regulation, so occasionally the Fed. Reg. citation is used.

Here are some examples of citations to a regulation, in this case, to a 
regulation preventing registration of a copyright in a blank form:

45 Fed. Reg. 63297, 63299 (Sep. 24, 1980).   (Federal Register volume 45, 
beginning on page 63297, with a pinpoint cite to page 63299.)

37 C.F.R. 202.1(c) (1992).   (the same regulation, as codified in the 

TREATIES:  Treaties are compiled in several treaty sources.  If the U.S. 
is a party, the treaty will generally be found in United States Treaties 
and Other International Agreements (U.S.T.) or Treaties and Other 
International Acts Series (T.I.A.S.).  In some cases (especially with 
older treaties signed before the State Department took on their 
publication), they'll be in Statutes at Large; in some case (especially 
with important newer treaties not yet published by the State Department), 
they'll be in the private versions of the U.S. Code.

If the U.S. is not a party, the treaty won't be in the above sources.  It 
might be found the United Nations Treaty Series (U.N.T.S.) (or the League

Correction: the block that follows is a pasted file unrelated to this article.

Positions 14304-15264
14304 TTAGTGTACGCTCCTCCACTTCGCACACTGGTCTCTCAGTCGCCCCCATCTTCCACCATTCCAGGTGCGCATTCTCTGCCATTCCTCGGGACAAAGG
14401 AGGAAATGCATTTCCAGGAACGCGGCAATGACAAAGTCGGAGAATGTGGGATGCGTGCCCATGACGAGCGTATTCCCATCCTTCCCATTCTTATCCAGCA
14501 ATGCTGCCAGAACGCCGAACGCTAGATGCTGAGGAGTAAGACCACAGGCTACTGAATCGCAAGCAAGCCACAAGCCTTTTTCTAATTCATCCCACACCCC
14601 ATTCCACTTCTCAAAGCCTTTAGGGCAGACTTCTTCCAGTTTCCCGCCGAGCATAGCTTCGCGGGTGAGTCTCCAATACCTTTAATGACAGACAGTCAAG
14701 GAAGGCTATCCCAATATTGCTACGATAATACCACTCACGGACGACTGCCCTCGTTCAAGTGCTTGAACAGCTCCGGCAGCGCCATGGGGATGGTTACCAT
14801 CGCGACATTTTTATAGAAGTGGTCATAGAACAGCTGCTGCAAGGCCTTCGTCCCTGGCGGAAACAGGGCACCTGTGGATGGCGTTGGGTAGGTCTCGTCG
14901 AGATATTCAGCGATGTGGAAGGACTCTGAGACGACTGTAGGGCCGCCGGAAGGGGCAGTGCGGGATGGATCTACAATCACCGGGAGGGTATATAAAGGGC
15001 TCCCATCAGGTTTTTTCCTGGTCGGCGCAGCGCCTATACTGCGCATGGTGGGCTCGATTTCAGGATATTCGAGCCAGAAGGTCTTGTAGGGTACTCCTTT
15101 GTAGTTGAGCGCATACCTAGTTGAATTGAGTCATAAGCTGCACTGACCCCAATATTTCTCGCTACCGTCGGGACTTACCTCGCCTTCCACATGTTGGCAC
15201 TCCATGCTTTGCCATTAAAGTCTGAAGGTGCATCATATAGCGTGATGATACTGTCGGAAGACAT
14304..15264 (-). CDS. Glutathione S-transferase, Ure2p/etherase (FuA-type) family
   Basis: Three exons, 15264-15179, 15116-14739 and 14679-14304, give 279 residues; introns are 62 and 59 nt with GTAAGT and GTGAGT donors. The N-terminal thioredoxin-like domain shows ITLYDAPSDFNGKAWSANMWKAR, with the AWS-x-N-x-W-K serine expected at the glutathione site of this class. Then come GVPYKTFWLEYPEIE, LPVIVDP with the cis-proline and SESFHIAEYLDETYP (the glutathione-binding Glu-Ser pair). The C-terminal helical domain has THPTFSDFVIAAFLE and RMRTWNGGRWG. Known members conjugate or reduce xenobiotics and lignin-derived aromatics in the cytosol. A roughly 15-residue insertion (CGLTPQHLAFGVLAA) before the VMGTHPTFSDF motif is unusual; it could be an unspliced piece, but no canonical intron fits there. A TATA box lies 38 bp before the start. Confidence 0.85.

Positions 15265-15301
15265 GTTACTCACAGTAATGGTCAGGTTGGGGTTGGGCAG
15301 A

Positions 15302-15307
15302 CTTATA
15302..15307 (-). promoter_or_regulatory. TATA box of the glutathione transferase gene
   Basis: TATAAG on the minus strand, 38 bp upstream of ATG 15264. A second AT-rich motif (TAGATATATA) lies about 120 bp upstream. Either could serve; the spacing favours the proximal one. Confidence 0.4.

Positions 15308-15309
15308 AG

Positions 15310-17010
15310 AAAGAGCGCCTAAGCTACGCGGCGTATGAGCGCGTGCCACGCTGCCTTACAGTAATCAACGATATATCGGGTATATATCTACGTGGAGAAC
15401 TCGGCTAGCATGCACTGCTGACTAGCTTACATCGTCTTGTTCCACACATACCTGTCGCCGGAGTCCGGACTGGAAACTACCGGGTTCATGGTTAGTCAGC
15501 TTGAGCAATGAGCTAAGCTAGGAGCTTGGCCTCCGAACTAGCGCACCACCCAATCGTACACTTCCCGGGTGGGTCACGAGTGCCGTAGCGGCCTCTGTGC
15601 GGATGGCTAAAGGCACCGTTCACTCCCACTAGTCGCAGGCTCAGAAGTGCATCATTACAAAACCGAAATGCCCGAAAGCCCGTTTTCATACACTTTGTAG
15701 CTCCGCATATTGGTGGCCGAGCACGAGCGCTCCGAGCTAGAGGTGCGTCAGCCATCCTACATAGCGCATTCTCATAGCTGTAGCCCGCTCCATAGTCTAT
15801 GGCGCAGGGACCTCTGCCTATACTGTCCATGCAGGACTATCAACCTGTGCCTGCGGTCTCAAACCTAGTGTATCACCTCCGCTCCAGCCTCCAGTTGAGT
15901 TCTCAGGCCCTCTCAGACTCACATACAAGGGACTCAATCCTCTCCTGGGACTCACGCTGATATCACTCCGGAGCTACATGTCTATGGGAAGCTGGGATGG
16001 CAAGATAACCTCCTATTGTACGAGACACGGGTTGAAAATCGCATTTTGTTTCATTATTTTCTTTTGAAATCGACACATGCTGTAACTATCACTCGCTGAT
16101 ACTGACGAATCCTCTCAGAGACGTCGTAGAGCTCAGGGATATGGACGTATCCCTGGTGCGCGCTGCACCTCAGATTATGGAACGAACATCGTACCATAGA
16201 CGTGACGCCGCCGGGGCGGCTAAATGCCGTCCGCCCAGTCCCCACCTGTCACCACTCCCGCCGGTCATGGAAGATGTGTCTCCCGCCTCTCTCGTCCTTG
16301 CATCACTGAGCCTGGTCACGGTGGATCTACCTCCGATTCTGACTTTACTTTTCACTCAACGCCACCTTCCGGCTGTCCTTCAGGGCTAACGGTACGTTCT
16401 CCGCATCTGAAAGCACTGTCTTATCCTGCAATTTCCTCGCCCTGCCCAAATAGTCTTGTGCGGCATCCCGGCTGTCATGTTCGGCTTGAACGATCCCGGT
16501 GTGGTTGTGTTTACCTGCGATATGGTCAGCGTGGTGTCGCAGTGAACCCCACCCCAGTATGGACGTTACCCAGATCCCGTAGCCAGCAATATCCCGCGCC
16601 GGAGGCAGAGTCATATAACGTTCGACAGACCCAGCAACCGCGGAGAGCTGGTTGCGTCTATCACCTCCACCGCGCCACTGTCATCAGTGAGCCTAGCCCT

of Nations Treaty Series (L.N.T.S.) for older treaties), the Pan-American 
Treaty Series (Pan-Am. T.S.) or European Treaty Series (Europ. T.S.).

In addition, treaties may be found in many unofficial compilations, e.g., 
International Legal Materials (I.L.M.), Basic Documents of International 
Economic Law (B.D.I.E.L.), Bevans, and Kavass (KAV).

This is only a small list of treaty sources.  For more sources, see "The 
Bluebook: A Uniform System of Citation, 15th Edition," in particular, 
table T.4 (Treaty Sources).

Generally, treaties are cited in the standard way: volume number, 
reporter, and page number (e.g., the Berne Convention is 1 B.D.I.E.L. 
715).  A few series (e.g., T.I.A.S. and Europ. T.S.) are cited by treaty 
number within the series, with no volume number specified.

The document "Treaties In Force" lists all the treaties to which the U.S. 
is a party, and it lists all the other nations that are also a party.  
This is a good source to find out if a particular nation is a signatory 
to a particular treaty.

One final note on treaties:  In section 4.1, many citations to treaties 
look like typographical errors: "Art. 6bis" and "Art. 11ter," for 
example.  Well, these aren't typos.  "bis," "ter, and "quater" are 
suffixes derived from the French words for "second," "third," and 
"fourth," respectively  These suffixes are used when a treaty has already 
been written, and a revision will insert a new article between already 
existing articles.  This avoids the need to renumber the treaty articles, 
and so provides a consistency between multiple revisions of the treaties.  
For example, Article 6bis of the Berne Convention is an article that was 
inserted between Article 6 and Article 7 when the convention text was 
revised.  (This is also the reason why some modems are advertised as 
supporting the V.32 protocol, while others support V.32bis, in case 
you've ever wondered.)

User Contributions: